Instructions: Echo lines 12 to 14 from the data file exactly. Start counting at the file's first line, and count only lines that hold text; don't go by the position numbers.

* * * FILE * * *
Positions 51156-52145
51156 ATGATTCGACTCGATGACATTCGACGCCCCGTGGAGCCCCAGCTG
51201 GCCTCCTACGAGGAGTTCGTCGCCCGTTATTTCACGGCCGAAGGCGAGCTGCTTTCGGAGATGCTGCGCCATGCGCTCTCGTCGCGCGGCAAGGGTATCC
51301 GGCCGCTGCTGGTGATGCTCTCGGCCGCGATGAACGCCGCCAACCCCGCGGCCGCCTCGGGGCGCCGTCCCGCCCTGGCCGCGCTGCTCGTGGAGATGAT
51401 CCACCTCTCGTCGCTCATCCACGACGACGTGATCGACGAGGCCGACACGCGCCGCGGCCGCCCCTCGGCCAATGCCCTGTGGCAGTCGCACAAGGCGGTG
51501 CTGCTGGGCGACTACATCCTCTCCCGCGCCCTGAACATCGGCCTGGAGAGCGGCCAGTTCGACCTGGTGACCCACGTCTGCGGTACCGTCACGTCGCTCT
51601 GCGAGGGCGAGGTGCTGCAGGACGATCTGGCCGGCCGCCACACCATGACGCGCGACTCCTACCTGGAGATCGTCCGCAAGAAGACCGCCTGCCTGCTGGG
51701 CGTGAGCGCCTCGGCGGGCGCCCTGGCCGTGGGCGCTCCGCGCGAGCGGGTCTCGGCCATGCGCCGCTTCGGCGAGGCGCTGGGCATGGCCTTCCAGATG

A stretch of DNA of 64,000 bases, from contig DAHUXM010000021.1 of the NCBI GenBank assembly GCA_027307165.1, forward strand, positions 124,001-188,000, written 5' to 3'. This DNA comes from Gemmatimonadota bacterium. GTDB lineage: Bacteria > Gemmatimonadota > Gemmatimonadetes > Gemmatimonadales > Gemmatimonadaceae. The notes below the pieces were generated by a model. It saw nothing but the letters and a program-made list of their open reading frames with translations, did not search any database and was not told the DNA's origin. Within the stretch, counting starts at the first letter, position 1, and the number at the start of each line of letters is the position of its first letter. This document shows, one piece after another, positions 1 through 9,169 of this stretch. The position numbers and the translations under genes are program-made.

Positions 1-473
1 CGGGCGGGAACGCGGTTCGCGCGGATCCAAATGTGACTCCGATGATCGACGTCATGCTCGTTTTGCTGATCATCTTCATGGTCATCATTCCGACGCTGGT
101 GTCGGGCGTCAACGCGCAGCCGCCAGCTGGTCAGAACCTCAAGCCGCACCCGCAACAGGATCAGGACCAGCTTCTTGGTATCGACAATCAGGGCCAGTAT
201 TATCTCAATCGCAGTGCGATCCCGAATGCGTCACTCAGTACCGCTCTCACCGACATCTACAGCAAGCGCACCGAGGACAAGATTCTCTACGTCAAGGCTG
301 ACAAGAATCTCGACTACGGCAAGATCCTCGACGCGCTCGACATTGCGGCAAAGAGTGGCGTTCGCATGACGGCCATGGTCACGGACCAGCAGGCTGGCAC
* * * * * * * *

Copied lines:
101 GTCGGGCGTCAACGCGCAGCCGCCAGCTGGTCAGAACCTCAAGCCGCACCCGCAACAGGATCAGGACCAGCTTCTTGGTATCGACAATCAGGGCCAGTAT
201 TATCTCAATCGCAGTGCGATCCCGAATGCGTCACTCAGTACCGCTCTCACCGACATCTACAGCAAGCGCACCGAGGACAAGATTCTCTACGTCAAGGCTG
301 ACAAGAATCTCGACTACGGCAAGATCCTCGACGCGCTCGACATTGCGGCAAAGAGTGGCGTTCGCATGACGGCCATGGTCACGGACCAGCAGGCTGGCAC